Additionally, it is a well-known fact that under the WTO, member nations can choose whether they want to be classified as developing or developed countries, and this decision is subject to the objections of other WTO members. Countries, on the other hand, choose developing country status because it comes with various advantages, such as longer transitional periods and technical help from developed countries.

At this juncture, it is to be noted that the notion of special and differential treatment is based on the fact that most treaties are geared toward developed member countries, which has negative consequences for the poorer or least developed countries. As a result, LDCs have been granted special and differential treatment in order to make international markets accessible and available to them without infringing on their international trade interests. At the same time, it protects LDCs from policies that have a direct impact on their economies. Thus, the main rationale for offering special and differential treatment to the LDCs seems to be their weak economic power and capacities. These advantages and privileges have been given to just those countries with low income levels, who will benefit from special treatment in order to integrate into the international trade. In essence, the claim of WTO status is a self-determinative procedure and the nations who choose to be developing receive discriminatory benefits from privileges that would not otherwise be granted.

Such special and differential treatment is provided to LDCs by developed nations. The concern here is that the developed economies, which are already in a strong position to dominate the international trade market, can potentially abuse poorer countries. Furthermore, the provision of special and differential treatment to LDCs was not desirable for the developed countries. Apart from these, rather than aiding the economic needs of the LDCs, the focus has shifted to assisting them in implementing their trade commitments. Experts also disagree about the degree of differentiation across LDCs, and they reject the "One Size Fits All" approach to special and differential treatment. Also, there are no explicit objectives that serve as a determining element or yardstick for the LDC status of the member nation in the WTO. Having seen the background, the piece now delves into the issues looming around special and differential treatment of LDCs pertaining to fisheries subsidies.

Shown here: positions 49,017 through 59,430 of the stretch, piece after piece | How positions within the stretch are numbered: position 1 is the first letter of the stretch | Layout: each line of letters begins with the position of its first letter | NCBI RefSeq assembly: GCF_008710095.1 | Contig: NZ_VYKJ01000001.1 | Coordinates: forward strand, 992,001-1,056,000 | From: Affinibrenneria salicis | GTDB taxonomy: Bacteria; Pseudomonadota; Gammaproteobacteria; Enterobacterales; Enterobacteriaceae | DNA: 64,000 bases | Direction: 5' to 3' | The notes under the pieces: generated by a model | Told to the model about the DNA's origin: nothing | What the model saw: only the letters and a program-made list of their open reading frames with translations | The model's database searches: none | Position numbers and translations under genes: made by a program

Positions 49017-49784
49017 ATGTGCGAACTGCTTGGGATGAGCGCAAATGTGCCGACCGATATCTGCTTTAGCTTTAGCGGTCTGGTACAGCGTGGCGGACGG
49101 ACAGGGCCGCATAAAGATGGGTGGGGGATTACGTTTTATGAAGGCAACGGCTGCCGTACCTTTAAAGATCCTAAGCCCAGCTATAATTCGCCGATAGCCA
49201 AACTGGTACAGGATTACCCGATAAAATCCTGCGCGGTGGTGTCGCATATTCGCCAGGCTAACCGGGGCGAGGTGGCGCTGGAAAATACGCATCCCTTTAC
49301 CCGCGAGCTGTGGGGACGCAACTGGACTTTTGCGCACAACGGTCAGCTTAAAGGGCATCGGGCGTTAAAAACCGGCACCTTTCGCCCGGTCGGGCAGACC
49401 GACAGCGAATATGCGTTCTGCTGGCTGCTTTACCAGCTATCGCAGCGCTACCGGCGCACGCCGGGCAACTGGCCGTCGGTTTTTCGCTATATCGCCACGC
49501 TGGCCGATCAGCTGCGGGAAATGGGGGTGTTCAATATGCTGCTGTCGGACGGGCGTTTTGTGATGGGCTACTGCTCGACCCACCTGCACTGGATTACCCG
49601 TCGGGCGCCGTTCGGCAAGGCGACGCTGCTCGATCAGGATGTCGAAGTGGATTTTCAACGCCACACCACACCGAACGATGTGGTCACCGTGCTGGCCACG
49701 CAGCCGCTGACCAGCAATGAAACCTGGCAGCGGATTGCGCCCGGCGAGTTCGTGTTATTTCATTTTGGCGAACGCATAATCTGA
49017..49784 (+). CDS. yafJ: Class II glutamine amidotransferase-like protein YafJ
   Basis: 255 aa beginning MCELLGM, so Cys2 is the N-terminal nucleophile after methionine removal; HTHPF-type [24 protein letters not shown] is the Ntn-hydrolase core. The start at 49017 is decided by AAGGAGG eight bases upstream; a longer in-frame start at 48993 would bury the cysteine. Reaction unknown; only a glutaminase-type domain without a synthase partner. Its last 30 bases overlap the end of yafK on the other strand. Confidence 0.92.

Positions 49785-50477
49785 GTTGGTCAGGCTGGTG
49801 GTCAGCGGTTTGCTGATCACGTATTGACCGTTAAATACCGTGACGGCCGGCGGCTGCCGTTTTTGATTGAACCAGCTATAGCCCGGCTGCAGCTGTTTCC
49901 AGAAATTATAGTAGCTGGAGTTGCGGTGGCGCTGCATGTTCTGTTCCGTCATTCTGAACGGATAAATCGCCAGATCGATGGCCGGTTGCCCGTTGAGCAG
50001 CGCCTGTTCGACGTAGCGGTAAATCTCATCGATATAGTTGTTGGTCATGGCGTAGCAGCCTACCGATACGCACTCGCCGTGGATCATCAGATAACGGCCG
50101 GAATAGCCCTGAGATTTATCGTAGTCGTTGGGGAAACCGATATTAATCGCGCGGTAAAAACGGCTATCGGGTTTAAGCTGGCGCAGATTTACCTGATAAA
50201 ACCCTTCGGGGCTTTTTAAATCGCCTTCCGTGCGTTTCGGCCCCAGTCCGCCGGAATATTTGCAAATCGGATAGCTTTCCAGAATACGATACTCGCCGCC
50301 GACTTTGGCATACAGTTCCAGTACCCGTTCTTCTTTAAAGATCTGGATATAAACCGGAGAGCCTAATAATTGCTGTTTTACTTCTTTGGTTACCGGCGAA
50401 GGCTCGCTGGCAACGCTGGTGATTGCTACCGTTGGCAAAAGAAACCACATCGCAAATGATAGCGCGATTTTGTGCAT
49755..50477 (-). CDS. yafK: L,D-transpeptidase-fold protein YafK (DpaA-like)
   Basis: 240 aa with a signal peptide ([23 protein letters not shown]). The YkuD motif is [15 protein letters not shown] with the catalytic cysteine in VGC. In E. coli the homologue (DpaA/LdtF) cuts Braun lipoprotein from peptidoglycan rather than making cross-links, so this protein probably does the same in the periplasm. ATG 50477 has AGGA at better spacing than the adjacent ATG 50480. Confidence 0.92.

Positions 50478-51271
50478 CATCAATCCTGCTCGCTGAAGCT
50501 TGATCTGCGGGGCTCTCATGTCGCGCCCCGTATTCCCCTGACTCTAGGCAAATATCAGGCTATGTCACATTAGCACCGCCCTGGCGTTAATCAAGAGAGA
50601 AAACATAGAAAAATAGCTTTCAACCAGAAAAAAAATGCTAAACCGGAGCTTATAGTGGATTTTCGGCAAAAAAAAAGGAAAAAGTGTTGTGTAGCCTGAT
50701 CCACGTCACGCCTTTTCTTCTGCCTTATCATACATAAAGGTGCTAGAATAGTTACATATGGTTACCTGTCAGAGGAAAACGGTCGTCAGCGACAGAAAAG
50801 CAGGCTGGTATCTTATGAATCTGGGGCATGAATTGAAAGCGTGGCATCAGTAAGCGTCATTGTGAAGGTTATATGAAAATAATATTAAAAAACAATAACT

Issues with LDCs

In today’s world, the majority of LDCs rely on the fisheries sector for their livelihood, food security and protein needs. Since these LDCs have wide exclusive economic zones, they are more interested in fisheries subsidies. This is also an important source of income for LDCs. It contributes to national income through its exports. It is a well-established fact that the interests of LDCs in fisheries subsidies have been evaluated in various ways and reasons. Job creation, fisheries livelihood, economic growth, poverty reduction, revenue generation through fisheries licencing, expanding their global catch share, exploit viable stock in international waters for commercial purposes, and so on are some of them. Yet, the fundamental point of disagreement is why each and every LDC should receive the same special and differential treatment when they have an unequal or extremely little part of global trade in fish products. For those LDCs that have a large proportion of global fish capture, tighter norms or disciplines should be implemented. Developing countries who do not meet the specified criteria or have a small proportion of the global fisheries trade may be allowed to provide subsidies for vessel operating costs and all sorts of fishing activities. Another critical problem was the issue related to the scope of subsidy restrictions and exemptions, as well as transparency, capacity-building support, and training requirements for LDCs. Last but not the least, there is the issue related to the subsidies granted to fishing activities that are artisanal, small-scale, or subsistence in nature. These fishing activities should be subject to more flexible laws than large-scale commercial fishing activities because they create less environmental impact.

LDCs in relation to restriction of subsidies